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Re: MIME as a hypertext architecture

From: Sean B. Palmer <sean@mysterylights.com>
Date: Sat, 14 Oct 2000 13:25:19 +0100
Message-ID: <00a301c035d9$d240a080$93dd93c3@z5n9x1>
To: <www-talk@w3.org>
Cc: <connolly@pixel.convex.com>, <sean@wapdesign.org.uk>, <XHTML-L@egroups.com>, <www-html@w3.org>
----- Original Message -----
From: Dan Connolly <connolly@pixel.convex.com>
Date: Sat, 06 Jun 92 00:53:20 CDT
Subject: MIME as a hypertext architecture

> The HTML format is under stress from several issues:
>  * We need an SGML DTD so that we can parse HTML using
>  something besides the public implementation of WWW, and so that
>  we can verify documents converted from other authoring
>  systems such as GNU info, Andew's EZ, or FrameMaker.

Good idea, but are DTD and SGML structures strong enough? You are saying
yourself that HTML isn't SGML at the moment (7 Jun 1992), but does it need
to be? We could make up some new kind of validation system, and make *that*
a subset of SGML.
HTML is quite strong (strong enough?) with just the material that Tim has
published (see http://info.cern.ch/hypertext/WWW/MarkUp/Tags.html).
Don't forget, Tim has already pointed out that there is enough documentation
on the content of HTML (see [1])

> This is a proposed architecture for global hypertext, addressing
> the issues raised by the WWW project, but using the MIME architecture.
It'll never take off. This HTML stuff will be restricted if you send it with
a MIME type. Just make a system that doesn't use MIME, i.e. only uses plain
ASCII. Then we can, say, put an HTML tag <HTML> at the top, and clients will
know it is HTML.

> Then we define a new subtype of the MIME text content type called
> x-HTML. This is an SGML markup language using the default SGML declaration
> (i.e. the reference concrete syntax, default processing limits, etc.)
> and the HTML DTD (included below).
Why don't we call it XHTML instead? How about a MIME type of text/html,
that's if you want to use MIME. I don't believe it'll work, personally...

In the following DTD, I suggest you change:
> <!ELEMENT A - -  (%inline)+>
> <!ATTLIST A
>  NAME CDATA #IMPLIED
>  PART ENTITY #IMPLIED >
to
<!ELEMENT A - -  (%inline)+>
<!ATTLIST A
  HREF CDATA #IMPLIED
 NAME CDATA #IMPLIED
  PART ENTITY #IMPLIED >

I think, assuming you left that out by accident, the removal of the HREF
attribute might have dire consequences...and I strongly suggest you change
it to my fragment post haste. (Note: Does it matter what case we use for all
of this?)

> ---
>
> <!-- This DTD was produced by DeveGram on Tue Jun  2 18:58:16 1992 -->
> <!-- and hand-edited by connolly@convex.com -->
>
> <!--     Parameter Entities       -->
>
> <!--      Terminal symbols        -->
>
> <!ENTITY % words "#PCDATA" >
>
> <!--    Non-ELEMENT symbols       -->
>
> <!ENTITY % inline "%words | A" >
> <!ENTITY % text         "%inline | P" >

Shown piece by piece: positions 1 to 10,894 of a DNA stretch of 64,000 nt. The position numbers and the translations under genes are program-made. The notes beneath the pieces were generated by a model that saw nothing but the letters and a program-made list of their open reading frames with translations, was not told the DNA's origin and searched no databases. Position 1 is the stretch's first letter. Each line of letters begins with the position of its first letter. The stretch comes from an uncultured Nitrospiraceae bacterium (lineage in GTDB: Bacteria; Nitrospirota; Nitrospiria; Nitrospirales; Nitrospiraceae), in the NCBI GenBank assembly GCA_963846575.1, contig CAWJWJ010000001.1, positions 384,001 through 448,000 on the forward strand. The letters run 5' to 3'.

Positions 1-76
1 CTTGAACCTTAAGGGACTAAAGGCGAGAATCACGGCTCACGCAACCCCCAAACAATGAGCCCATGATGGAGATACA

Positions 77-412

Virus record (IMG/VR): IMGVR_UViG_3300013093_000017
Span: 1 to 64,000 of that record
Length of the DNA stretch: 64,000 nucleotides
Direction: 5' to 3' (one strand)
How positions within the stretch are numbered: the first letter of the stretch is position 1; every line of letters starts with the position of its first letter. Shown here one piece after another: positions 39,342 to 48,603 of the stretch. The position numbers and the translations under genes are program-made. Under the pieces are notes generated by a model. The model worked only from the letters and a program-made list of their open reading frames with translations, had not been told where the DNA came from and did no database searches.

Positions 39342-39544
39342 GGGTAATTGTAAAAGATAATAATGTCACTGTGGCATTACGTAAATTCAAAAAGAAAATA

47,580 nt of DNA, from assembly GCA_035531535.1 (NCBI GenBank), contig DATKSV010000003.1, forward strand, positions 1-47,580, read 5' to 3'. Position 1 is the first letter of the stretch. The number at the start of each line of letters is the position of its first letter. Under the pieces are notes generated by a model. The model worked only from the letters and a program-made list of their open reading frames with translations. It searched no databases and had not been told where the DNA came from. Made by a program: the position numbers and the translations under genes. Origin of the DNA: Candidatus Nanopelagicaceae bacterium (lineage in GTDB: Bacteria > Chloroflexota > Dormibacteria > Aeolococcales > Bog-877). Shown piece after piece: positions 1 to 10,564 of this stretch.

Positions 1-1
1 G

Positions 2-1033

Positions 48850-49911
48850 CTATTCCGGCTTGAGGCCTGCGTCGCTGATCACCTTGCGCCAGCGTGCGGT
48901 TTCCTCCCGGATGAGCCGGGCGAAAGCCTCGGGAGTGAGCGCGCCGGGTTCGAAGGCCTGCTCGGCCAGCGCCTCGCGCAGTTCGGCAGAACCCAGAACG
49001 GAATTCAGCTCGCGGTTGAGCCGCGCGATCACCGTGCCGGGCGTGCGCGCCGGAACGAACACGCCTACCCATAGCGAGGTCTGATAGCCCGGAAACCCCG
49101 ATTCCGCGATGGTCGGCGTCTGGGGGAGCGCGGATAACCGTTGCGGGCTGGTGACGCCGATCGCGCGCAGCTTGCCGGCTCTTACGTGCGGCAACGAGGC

> <!ENTITY % heading "H1|H2|H3|H4|H5|H6" >
>
> <!ENTITY lt "<">
> <!ENTITY gt ">">
> <!ENTITY amp "&">
>
> <!ENTITY lt. "<">
> <!ENTITY gt. ">">
> <!ENTITY amp. "&">
>
> <!--     Document structure       -->
>
> <!ELEMENT html O O  (TITLE, NEXTID?, ISINDEX?, section+, ADDRESS?)>
>
> <!ELEMENT TITLE - -  (%inline)+>
> <!ELEMENT ADDRESS - - (%text)+>
>
> <!ELEMENT NEXTID - O EMPTY >
> <!ATTLIST NEXTID N NUMBER #IMPLIED>
>
> <!ELEMENT ISINDEX - O EMPTY >
>
>
> <!ELEMENT section O O ((%heading)?,
>    (
>    %text |
>    section |
>    MENU |
>    UL |
>    OL |
>    DIR |
>    DL)+)>
>
> <!ELEMENT (H1|H2|H3|H4|H5|H6) - -  (%inline) >
>
> <!ELEMENT P - O  EMPTY -- paragraph SEPARATOR -->
>
>
> <!ELEMENT A - -  (%inline)+>
> <!ATTLIST A
>  NAME CDATA #IMPLIED
>  PART ENTITY #IMPLIED >
>
> <!ELEMENT MENU - -  (LI+)>
>
> <!ELEMENT UL - -  (LI+)>
>
> <!ELEMENT OL - -  (LI+)>
>
> <!ELEMENT DIR - -  (LI+)>
>
> <!ELEMENT LI - O  (%text)+>
>
> <!ELEMENT DL - -  ((DT, DD)+)>
>
> <!ELEMENT DT - O  (%inline)+>
>
> <!ELEMENT DD - O  (%text)+>

> Within HTML documents, SGML IDREFs and IDs are used to reference and
define
> elements of a document. (I think HYTIME defines a way to reference
elements
> without explicit IDs.)
Why not. IDs are quite useful.

Find here attached my (late - I should have sent this a few months ago, Dec
'91/Jun '92, but I forgot!) reply to Tim B-L about defining HTML as it
currently is.

[1] My reply to Tim Berners-Lee

Date: Tue, 29 Oct 91 10:03:11 GMT+0100
From: timbl (Tim Berners-Lee)
To: connolly@pixel.convex.com, www-talk
Subject: Re: status. Re: X11 BROWSER for WWW

> > If you could round up some info on exactly what I can expect to see
> > in an HTML file, and some idea of how you want it formatted [I have
> > the HTML doc and the LineMode browser, but if you've got time to
> > give me a little more info...] I'll be ready to tackle that pretty
> > soon.
> You ask for info on exactly what you can expect to find in an HTML
> file, but you've read the two HTML files about HTML.  What is missing
> from there?
> Here is some discussion about the tags -- where it's not in
> http://info.cern.ch/hypertext/WWW/MarkUp/Tags.html I have updated
> that document now.
> Most of the tags are just style tags: this goes for the headings H1
> to H6, the lists UL and OL with list elements LI, the glossary DL
> with elements DT and DD.

Tim: if Dan is going to turn HTML into an SGML subset, then I would advise
you to make it fully structural, rather than referring to such tags as
"style tags". Maybe we could add styling in at a later date. Otherwise, HTML
seems to be pretty well defined. Dan may have problems getting people to
validate it using his new "DTD" though!

Kindest Regards,
Sean B. Palmer
HTML Development - http://xhtml.waptechinfo.com/future/
Received on Saturday, 14 October 2000 08:25:34 GMT

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